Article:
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"Nobody can save the world, but any of us can help set in motion a self-saving world."

Stewart Brand, 1999: "The Clock of the Long Now"

 Humankind has just lived through a spectacular century. The beginning of the twenty-first century, however, is no mere milestone along an unending path of progress and change. We stand at a crossroads not previously encountered. For the first time in history, at a global level, humankind is overloading the planet and its life-support systems - and thereby jeopardising the prospects for human wellbeing, health and survival. For at least that reason we must find, indeed forge, an ecologically sustainable path into the future.

During the twentieth century the average human lifespan doubled, world population quadrupled, average incomes quadrupled, the proportion of people living in cities rose from one in ten to one in two, and annual emissions of carbon dioxide (the main anthropogenic greenhouse gas) increased twelve-fold. Overall, the global economy increased twenty-fold, accompanied by rising levels of material consumption and waste generation - and a continued widening of the gap between rich and poor. Meanwhile, tragedy and trauma have persisted. Wars and civil conflicts killed an estimated 250 million during the twentieth century - over ten times more than in the nineteenth century. Great disasters killed at least another 100 million.

The processes of urbanisation, increased human mobility, changing family structures, environmental degradation, and the various consequences of economic globalisation are adding new challenges, opportunities and stresses to human existence. Meanwhile, revolutions in information technology and genetic biotechnology are producing radical, and hopefully beneficial, social and economic change. We enter the twenty-first century with previously unimaginable stocks of resources, knowledge and technologies. New knowledge is currently doubling every half-decade; computing power has increased several hundred thousand-fold in the past four decades.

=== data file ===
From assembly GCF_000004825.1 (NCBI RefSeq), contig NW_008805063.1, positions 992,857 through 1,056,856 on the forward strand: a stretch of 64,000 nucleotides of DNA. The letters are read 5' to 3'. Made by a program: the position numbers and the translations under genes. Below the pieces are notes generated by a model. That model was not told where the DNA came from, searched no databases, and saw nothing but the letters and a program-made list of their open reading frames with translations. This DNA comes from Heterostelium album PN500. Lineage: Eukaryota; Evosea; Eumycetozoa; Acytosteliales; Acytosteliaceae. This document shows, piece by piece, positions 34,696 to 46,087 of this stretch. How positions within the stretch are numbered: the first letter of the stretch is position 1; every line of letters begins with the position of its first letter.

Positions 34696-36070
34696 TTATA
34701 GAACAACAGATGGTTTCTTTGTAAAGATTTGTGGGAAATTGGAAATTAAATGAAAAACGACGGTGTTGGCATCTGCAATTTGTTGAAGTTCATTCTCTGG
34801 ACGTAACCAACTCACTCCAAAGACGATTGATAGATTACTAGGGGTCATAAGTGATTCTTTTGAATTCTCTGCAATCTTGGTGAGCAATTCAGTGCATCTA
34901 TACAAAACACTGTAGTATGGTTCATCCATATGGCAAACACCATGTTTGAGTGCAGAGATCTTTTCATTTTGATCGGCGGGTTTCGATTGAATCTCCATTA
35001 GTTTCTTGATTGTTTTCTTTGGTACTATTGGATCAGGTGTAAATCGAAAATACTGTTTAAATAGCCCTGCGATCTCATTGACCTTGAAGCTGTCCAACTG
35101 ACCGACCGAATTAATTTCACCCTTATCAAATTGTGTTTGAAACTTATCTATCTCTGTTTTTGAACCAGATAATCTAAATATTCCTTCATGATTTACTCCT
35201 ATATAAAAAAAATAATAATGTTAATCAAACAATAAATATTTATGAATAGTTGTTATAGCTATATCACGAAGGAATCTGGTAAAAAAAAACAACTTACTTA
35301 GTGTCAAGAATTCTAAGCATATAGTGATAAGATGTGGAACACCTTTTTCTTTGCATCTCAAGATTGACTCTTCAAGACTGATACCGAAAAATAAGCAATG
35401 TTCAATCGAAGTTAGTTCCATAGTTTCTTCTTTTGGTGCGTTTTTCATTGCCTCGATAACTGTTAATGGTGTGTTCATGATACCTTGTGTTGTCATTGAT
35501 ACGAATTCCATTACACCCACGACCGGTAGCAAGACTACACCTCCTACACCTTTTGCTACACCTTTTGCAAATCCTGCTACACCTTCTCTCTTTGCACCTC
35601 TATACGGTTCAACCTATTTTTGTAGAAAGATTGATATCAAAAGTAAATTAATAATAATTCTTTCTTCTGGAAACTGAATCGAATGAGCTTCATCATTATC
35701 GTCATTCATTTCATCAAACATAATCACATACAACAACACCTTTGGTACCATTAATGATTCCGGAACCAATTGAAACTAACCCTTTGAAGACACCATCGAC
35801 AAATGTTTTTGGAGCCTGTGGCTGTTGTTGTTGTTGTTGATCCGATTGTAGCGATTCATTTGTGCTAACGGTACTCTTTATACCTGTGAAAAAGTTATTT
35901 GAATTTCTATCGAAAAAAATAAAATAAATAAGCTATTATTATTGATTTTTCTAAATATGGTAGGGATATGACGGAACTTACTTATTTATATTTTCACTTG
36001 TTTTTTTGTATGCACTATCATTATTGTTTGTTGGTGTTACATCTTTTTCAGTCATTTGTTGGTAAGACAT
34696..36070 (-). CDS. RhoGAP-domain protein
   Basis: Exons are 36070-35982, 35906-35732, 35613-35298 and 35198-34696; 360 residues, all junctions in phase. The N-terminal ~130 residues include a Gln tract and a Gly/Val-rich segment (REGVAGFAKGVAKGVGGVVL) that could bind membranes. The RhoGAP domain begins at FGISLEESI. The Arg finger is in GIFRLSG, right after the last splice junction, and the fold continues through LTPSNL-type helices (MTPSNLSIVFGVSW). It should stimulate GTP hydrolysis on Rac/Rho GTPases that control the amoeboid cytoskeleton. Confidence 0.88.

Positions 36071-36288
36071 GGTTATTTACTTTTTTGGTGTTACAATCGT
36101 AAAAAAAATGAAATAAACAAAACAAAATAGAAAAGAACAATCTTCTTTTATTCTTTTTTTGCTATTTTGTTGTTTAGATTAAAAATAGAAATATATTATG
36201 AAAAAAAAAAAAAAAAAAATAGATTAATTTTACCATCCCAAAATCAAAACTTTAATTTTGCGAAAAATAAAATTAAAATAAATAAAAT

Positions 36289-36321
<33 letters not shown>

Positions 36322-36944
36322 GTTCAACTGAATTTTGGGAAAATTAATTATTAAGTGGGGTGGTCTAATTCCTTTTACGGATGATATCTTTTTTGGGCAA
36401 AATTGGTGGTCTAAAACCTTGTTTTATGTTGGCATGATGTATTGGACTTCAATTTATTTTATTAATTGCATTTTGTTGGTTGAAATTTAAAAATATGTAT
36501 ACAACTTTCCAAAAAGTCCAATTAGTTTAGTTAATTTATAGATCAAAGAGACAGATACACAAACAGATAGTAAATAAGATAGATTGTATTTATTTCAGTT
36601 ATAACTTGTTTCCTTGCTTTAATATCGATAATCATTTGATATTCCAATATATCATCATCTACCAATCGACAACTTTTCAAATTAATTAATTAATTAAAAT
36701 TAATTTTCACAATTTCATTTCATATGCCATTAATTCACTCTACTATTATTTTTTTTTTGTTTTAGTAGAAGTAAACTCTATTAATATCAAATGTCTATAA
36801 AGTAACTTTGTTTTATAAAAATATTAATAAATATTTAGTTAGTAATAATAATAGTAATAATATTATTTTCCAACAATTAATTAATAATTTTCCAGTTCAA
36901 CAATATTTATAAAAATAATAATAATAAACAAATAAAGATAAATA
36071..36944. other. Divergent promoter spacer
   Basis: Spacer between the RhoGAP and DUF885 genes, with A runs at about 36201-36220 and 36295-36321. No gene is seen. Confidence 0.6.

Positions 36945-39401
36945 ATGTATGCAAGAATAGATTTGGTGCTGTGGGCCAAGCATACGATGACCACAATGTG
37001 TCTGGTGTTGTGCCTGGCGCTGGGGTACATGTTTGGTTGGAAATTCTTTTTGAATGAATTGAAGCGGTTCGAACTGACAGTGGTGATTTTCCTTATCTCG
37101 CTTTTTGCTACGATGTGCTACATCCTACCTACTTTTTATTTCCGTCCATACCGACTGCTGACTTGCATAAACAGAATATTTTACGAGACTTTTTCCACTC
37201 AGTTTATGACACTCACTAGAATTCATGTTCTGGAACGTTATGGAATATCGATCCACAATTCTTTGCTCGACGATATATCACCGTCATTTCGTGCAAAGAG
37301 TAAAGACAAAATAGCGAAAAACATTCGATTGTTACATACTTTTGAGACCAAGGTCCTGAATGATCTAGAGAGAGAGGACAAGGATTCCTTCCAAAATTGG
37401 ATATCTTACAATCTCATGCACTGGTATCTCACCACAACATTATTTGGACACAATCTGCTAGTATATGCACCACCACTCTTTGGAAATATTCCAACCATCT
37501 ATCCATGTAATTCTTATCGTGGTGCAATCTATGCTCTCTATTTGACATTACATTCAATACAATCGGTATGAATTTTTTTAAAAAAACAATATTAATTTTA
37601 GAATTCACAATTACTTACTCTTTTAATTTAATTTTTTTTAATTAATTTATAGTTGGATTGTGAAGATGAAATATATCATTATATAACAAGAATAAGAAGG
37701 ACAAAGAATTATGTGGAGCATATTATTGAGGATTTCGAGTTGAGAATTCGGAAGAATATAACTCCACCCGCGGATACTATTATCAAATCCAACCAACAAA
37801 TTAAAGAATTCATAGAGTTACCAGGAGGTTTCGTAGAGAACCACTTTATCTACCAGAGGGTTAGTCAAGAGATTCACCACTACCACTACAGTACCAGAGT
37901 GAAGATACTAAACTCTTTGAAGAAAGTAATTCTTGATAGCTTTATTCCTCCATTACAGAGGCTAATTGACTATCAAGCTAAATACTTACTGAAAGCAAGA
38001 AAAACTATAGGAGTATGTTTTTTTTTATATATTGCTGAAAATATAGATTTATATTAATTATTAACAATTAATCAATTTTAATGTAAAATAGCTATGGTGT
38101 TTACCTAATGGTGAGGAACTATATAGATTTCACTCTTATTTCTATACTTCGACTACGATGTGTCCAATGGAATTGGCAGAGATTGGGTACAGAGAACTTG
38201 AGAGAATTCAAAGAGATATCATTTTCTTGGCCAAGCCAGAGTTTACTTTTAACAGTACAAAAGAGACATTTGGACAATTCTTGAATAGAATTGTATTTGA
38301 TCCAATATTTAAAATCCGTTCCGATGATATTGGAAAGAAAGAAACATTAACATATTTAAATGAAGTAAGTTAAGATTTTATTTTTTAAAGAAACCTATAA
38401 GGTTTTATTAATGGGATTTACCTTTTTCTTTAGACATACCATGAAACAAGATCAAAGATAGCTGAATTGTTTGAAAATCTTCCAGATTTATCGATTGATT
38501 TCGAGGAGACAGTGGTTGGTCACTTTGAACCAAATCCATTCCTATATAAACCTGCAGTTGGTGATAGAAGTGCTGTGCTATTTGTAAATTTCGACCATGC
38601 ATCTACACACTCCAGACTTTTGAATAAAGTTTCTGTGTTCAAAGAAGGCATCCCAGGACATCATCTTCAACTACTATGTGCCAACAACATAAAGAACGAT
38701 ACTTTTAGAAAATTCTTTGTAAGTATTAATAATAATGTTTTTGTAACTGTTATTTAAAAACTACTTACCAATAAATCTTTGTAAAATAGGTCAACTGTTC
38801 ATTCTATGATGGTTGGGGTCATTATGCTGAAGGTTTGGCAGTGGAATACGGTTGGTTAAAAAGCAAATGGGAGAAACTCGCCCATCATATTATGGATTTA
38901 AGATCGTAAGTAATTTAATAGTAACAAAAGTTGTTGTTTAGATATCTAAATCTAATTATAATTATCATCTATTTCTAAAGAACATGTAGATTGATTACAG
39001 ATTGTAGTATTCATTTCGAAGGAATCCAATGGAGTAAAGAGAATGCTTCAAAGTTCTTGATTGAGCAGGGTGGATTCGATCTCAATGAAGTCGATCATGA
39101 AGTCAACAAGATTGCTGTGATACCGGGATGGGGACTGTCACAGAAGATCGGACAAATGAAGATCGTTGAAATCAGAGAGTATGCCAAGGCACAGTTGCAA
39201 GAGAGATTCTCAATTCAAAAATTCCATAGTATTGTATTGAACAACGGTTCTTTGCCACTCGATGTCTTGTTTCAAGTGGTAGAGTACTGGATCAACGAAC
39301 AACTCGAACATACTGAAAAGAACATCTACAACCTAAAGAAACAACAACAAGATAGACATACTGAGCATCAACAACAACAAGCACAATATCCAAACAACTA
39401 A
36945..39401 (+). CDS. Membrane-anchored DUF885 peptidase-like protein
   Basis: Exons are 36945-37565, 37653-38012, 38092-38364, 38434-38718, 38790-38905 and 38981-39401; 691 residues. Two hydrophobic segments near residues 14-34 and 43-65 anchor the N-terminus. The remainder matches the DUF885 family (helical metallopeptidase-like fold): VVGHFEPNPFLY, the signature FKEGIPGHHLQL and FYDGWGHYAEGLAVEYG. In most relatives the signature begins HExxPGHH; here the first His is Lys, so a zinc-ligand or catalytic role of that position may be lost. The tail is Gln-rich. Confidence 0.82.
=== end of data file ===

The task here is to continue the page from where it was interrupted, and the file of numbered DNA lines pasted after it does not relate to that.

We have also learnt the need for precaution in relation to how our changing practices may pose risks to health. Experiences such as adding lead to petrol and housepaint, of manufacturing and using asbestos products, of popularising cigarette smoking and of building nuclear power plants have all been shown to be detrimental to human health. More recently we have wondered about the health consequences of mobile phone usage, and we have discovered the health hazards resulting from use of chlorofluorocarbons (with their ozone-destroying property). As the scale of environmental hazard shifts from local physical and toxicological changes to large-scale disruption of atmospheric systems and the biosphere's ecosystems, so the need for a precautionary approach increases.

There are lengthening shadows on the landscape. Globally, we are at risk of being the first generation to transmit a negative environmental legacy to future generations. Various large-scale environmental indicators have deteriorated in recent decades. Scientists estimate that humankind is now in "ecological deficit budgeting", living one-third beyond the planet's natural resource means. The combined impact of human numbers, environmentally-intensive technologies and escalating, waste-generating, consumption is disrupting various of Earth's great life-support systems, such as the climate system, stocks of biodiversity, freshwater supplies, and the viability of food-producing ecosystems on land and in the world's oceans, while also contaminating terrestrial and marine environments with persistent organic chemicals. The UN's Intergovernmental Panel on Climate Change, for example, foresees a wide range of adverse health consequences  resulting from changes in the mean conditions and variability in the world's climate - including altered patterns of infectious disease, regional malnutrition, the impacts of extreme weather events, and the many health consequences of population displacement.